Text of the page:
Light and Loafers
New collection mixes it up
Spanish artist Cristobal's Sanchez's works are illuminating, inspiring, and occasionally... OK, we'll say it -- gay. Not gay as in happy, but gay as in naked men, tush up or pants down. But even homophobes will appreciate his art, as Sanchez skillfully captures the essence of light surrounding and playing off his subjects. The pieces in his latest collection are multidimensional, and even the small watercolors are a study in volume. Sketches, made with conté pastels, play with shadows defined by crisp edges.
Acrylics are layered with stucco and offer unusual visual depth. The largest piece on display, Sunday Morning, shows the top half of a man viewed from behind as he lies on a bed of wrinkled sheets. Though every toned muscle is illustrated in near lifelike form, the most impressive part of the piece is that the surface of the canvas also appears wrinkled. This unique shell adds depth but leaves the subject undisturbed. Sanchez uses ethereal pastel and neutral shades, which work well to complement his subjects, usually human forms and angels. Born and schooled in Barcelona, the artist has studied graphic design, book illustration, painting, photography, and set design for television. Now a Fort Lauderdale resident, his work is shown in numerous galleries in Europe and in the United States. To see his newest collection, visit Art Expressions gallery (1212 NE Fourth Ave., Fort Lauderdale). Sanchez's pieces can be viewed there through January 5. Call 954-527-7700. -- Riki Altman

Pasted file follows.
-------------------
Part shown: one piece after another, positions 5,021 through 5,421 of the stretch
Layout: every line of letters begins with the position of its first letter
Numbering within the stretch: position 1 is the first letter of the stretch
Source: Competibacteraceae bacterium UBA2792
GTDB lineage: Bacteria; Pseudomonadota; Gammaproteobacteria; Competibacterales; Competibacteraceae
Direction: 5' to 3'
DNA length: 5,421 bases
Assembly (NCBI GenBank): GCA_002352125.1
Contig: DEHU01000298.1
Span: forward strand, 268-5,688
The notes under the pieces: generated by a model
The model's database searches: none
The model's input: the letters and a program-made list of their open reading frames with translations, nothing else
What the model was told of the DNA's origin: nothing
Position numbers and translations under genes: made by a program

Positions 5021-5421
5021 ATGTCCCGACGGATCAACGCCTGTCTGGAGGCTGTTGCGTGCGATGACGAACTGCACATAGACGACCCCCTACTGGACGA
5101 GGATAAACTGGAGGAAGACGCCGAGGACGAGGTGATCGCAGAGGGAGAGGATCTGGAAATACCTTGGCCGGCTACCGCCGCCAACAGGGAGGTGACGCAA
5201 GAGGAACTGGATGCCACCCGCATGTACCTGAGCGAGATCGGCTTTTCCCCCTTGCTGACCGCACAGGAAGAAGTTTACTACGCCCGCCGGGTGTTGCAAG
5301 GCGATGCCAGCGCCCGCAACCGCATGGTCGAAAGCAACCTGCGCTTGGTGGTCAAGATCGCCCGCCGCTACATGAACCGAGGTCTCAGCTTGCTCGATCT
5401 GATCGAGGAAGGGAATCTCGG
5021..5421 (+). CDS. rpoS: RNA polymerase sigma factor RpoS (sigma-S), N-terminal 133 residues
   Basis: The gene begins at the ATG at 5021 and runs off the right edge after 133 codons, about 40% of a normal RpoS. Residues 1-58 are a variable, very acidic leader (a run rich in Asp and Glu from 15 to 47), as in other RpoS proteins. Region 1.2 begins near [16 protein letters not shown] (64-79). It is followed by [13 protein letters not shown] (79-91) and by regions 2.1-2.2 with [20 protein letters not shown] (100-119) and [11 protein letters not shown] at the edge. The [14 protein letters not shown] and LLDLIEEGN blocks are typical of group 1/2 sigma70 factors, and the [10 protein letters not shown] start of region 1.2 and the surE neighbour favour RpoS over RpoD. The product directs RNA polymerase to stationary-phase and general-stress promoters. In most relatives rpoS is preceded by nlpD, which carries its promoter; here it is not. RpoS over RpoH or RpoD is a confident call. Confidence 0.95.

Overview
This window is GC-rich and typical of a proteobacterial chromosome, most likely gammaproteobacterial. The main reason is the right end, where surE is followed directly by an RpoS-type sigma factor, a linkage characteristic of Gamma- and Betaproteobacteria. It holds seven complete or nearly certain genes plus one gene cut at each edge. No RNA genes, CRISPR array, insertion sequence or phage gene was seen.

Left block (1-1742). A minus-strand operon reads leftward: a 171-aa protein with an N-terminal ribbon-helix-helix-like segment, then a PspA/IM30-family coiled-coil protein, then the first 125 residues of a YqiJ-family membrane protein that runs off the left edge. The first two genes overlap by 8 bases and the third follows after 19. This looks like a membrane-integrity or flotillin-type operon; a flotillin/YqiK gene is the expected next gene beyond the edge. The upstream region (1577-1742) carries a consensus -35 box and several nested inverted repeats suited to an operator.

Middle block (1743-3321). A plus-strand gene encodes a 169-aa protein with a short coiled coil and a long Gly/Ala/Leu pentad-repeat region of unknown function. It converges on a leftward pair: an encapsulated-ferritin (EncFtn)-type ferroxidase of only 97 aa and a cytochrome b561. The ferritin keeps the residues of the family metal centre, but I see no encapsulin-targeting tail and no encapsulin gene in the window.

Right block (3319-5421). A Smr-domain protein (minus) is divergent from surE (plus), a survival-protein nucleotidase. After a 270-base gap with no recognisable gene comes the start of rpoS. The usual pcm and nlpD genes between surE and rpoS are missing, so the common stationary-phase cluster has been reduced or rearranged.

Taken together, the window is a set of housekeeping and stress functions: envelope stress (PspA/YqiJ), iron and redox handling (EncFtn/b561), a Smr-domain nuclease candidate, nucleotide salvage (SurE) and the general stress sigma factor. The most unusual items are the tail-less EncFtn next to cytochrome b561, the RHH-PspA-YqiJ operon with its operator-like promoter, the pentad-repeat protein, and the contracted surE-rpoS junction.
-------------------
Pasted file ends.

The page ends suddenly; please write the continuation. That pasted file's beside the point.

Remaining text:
The art of forgery
Were Elmyr de Hory around today, the master forger would probably be running amuck on eBay, conning eager but dim art lovers worldwide. But de Hory's reign of fraudulent terror ended in 1968, when it was learned that he hocked nearly 1,000 of his own paintings as the work of the masters. His story is a lesson all art collectors should heed, and the documentary Masterpiece or Forgery?: The Story of Elmyr de Hory has all the juicy details. Though de Hory reportedly committed suicide in 1976, many speculate that his death was just another hoax. Sure -- his and Andy Kaufman's. The film screens at 3 p.m. Wednesday at the Boca Raton Museum of Art (501 Plaza Real, Mizner Park, Boca Raton). Call 561-392-2500. -- Jason Budjinski
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